MIAGD: Look up

MIAGD: Make it a great day

“I can see how it might be possible for a man to look down upon the earth and be an atheist, but I cannot conceive how a man could look up into the heavens and say there is no God.” – Abraham Lincoln

When I was a few months short of turning five, my beloved great-grandmother died and I was confident the kind-hearted, saintly soul had immediately gone to heaven which to me, was the chain of big fluffy clouds hovering above.

I would sit outside looking up at the clouds, hoping I might see Grandma Belle appear and blow me a kiss or possibly call me to the kitchen table to drink a bottle of Tab with her.

My partner, Rick, was a geologist but on our hikes, he looked up at the sky far more than he did at the rocks and stones below. “If you’re always looking down you’ll miss everything overhead.”

I did share this philosophy but would jokingly counter, “Cliff!” (He always chuckled but I’m fairly certain there were many eye rolls)

We’ve become a society of Down-Lookers.

I must admit that I slip into phone-watching, now and then, and remember there’s a time and place for everything. If my phone is out while I’m on a walk, it’s on camera mode.

My biggest concern that when looking down I might miss someone smiling at me, the opportunity to share a mutual smile or, more importantly, offer my smile to a passerby who could really use a friendly smile.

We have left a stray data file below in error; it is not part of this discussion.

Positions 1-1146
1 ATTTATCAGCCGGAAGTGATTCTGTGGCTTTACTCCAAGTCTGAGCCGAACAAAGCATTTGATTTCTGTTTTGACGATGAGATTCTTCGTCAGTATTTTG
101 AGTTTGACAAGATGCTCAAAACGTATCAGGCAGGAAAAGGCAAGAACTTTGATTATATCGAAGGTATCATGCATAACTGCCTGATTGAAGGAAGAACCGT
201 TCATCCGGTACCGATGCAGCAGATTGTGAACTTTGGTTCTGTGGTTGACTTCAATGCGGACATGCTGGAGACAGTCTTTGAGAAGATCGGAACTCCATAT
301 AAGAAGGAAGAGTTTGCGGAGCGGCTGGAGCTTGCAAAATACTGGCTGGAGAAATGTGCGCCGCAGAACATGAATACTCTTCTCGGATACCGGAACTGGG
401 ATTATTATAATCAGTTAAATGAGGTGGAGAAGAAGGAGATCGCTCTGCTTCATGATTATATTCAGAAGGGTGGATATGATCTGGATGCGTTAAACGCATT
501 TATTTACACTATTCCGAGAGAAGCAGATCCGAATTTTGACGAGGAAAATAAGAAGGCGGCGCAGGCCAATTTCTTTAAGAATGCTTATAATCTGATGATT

Look up.

When I’m in a town or big city, I cannot take my eyes off the overhead architecture that often seems carved in the clouds.

On walks or hikes, the sky is an ever changing canvas of all that hangs above or a visual-bomb with birds, trees, or aircraft.

Look up, damnit.

You can even peripherally see most everything around you.

Look down when you must, but always look up and invest in all there is around you. Take it all in. Breathe it all in.

Make it a great day but don’t stop looking up!

I SAW TWO CLOUDS AT MORNING John Gardiner Calkins Brainard I Saw two clouds at morning, Tinged by the rising sun, And in the dawn they floated on, And mingled into one; I thought that morning cloud was blest, It moved so sweetly to the west. I saw two summer currents Flow smoothly to their meeting, And join their course, with silent force, In peace each other greeting; Calm was their course through banks of green, While dimpling eddies played between. Such be your gentle motion, Till life’s last pulse shall beat; Like summer’s beam, and summer’s stream, Float on, in joy, to meet A calmer sea, where storms shall cease, A purer sky, where all is peace.

About Wright Flyer Guy

Darin is a single adoptive father, a teacher, playwright, and musical theatre director from Kettering, Ohio.
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